CartiHeal, founded in 2009 by Altschuler in collaboration with Ben-Gurion University, raised $74 million from venture capital funds aMoon, Elron, Peregrine Ventures, Access Medical Ventures, Pertec, Accelmed, and JJDC - the venture capital fund of J&J. The company employs 25 people, with 22 in Israel (Kfar Saba) and the rest in the U.S. Elron, one of the investors in the company, is expected to receive approximately $47 million in cash upon completion of the transaction, and approximately an additional $40 million to be paid when the sales milestone is reached. In addition, $33 million were distributed as a dividend to shareholders following the cancellation of the Bioventos deal.

According to Altschuler, "The CartiHeal implant, defined by the FDA as a breakthrough technology, is extracted from the calcium of corals and is surgically implanted by orthopedic surgeons into the infected area. The company received FDA approval in March 2022, after completing a clinical trial that lasted several years and included hundreds of patients in 26 centers in the U.S., Europe, and Israel. The trial showed the distinct advantages of the implant over existing procedures, including the ability to regrow cartilage."

The company's Agili-C product is an off-the-shelf one-step treatment for osteochondral (bone and cartilage) lesions with a broader indication than existing treatments. It is indicated to treat a wide patient population, including those with lesions in knees with mild to moderate osteoarthritis, a currently unaddressed condition, as well as the approximate 700,000 patients that receive cartilage repair annually in the U.S. In April 2022, the company announced that it would be acquired by the American Bioventus, after the latter became a strategic investor in the company as part of one of the funding rounds. As part of the investment, Bioventos received the option to purchase CartiHeal, and upon receiving FDA approval, Bioventos decided to exercise the option. The purchase price was set at $440 million ($100 million in cash). It soon became clear that the buyer would not be able to complete the transaction due to its high levels of leverage, the increase in interest rates, due to the fall in the bond market and changes in the insurance reimbursement policy in the hyaluronic acid injection market, its main sales area, which led to the collapse of its stock. In the first quarter of 2023, Bioventos announced that it would not be able to complete the purchase of CartiHeal according to the established outline, and the parties reached an agreement on the cancellation of the transaction.

After the cancellation of the deal, Altschuler, the founder of the company, returned to manage it. Altschuler, who served as the CEO of CartiHeal from the day of its establishment in 2009 until the signing of the purchase agreement by Bioventos, was called upon by the company's board of directors, who asked him to prepare the company both for the process of finding a new buyer and for the start of commercialization in the U.S.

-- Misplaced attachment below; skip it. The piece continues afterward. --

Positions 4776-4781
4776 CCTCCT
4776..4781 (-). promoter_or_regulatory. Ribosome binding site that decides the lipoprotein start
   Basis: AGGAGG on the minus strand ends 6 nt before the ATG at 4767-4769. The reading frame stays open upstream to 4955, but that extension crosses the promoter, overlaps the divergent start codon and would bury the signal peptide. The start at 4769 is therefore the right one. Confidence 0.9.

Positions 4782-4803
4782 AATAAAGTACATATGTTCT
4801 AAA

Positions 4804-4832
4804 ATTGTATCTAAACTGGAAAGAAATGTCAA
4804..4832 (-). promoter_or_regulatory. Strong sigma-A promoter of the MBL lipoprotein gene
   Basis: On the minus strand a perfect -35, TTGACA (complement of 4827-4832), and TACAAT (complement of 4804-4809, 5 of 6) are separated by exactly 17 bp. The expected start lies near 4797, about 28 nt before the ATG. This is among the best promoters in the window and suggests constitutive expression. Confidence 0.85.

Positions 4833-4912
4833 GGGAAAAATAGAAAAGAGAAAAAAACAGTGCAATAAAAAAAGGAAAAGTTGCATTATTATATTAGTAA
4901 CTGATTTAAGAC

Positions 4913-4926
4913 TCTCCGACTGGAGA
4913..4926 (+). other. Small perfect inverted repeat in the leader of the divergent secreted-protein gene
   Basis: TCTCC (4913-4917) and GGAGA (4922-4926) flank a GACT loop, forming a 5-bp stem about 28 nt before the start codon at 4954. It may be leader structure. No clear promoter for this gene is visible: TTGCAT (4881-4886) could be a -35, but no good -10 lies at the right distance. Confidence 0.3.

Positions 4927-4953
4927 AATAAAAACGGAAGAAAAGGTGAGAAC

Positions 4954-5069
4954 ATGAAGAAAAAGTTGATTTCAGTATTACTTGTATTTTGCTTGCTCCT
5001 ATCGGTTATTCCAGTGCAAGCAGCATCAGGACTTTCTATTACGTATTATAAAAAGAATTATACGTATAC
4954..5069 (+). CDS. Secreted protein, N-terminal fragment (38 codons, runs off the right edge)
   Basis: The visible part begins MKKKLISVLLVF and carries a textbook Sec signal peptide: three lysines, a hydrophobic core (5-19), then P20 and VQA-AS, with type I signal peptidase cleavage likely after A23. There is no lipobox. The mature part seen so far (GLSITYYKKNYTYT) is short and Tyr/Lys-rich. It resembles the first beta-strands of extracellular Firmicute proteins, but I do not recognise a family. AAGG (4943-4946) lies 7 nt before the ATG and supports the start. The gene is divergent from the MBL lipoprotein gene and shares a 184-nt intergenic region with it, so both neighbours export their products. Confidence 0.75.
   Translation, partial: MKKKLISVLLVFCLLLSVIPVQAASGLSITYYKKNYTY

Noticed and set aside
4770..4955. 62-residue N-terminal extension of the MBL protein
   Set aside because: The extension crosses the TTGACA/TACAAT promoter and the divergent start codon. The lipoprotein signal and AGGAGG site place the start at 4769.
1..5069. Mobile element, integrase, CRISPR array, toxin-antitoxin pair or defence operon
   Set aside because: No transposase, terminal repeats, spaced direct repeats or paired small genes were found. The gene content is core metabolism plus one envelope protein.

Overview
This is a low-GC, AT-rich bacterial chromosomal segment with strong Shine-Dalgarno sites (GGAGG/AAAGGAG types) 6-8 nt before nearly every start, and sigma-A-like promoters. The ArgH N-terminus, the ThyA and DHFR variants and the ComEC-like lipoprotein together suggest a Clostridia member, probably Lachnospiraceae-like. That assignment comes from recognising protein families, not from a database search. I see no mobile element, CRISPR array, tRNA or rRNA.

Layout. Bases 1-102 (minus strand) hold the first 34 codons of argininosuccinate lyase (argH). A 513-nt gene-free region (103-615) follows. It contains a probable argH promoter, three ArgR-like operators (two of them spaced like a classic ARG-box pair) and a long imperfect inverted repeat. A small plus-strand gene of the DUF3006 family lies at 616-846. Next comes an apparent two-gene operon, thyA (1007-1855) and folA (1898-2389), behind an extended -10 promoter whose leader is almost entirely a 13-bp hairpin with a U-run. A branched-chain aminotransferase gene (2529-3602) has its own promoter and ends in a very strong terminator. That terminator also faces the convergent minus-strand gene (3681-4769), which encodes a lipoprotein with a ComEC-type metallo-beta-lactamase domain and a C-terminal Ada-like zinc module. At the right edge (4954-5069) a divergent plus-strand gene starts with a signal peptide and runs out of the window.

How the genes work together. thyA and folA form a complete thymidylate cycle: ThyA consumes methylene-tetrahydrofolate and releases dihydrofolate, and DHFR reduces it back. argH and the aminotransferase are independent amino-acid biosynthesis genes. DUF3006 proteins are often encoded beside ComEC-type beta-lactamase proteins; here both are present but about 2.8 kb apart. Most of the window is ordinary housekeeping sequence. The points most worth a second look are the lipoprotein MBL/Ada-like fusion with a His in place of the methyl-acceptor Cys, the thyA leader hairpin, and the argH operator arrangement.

Last July, the company began successfully marketing the implant in leading hospitals in the U.S. after building a sales team, and at the same time managing an acquisition process led by the investment bank JP Morgan. "The last year has been very challenging on a personal and professional level," said Altschuler about returning to the CEO's chair. "It was not trivial for me to return to the company, but CartiHeal is like my child. This is a company that I founded and managed for 14 years. I couldn't say 'no'. I put everything aside and mobilized for the cause. With the help of the excellent staff in a short time, we were able to start marketing, which is gaining momentum among the leading surgeons in the U.S., and at the same time, we conducted a successful negotiation with S&N."

S&N expects that CartiHeal will break even by 2027 and that the return on invested capital (ROIC) will exceed the weighted cost of capital, i.e., the interest costs for all invested capital, including debt (WACC), by the end of the fifth year of the deal. CartiHeal will start generating initial revenues as early as next year.

S&N, which has been operating for over 160 years, is a company that owns an extensive portfolio of medical technologies aimed at extending life expectancy and improving quality of life. The company, which employs 19,000 people, focuses on the repair, restoration, and replacement of soft and hard tissues and is considered one of the top 5 companies in its field globally. S&N is active in over 100 countries, has an annual revenue turnover of over $5 billion and is traded on the main London Stock Exchange and the New York Stock Exchange.

“The acquisition of this disruptive technology supports our strategy to invest behind our successful Sports Medicine business”, said Deepak Nath, Chief Executive Officer of Smith+Nephew. “Agili-C’s superior clinical performance makes it highly complementary to our existing knee repair portfolio and with our proven commercial expertise in high-growth biologics, we are confident that we will drive further success from this compelling treatment option.”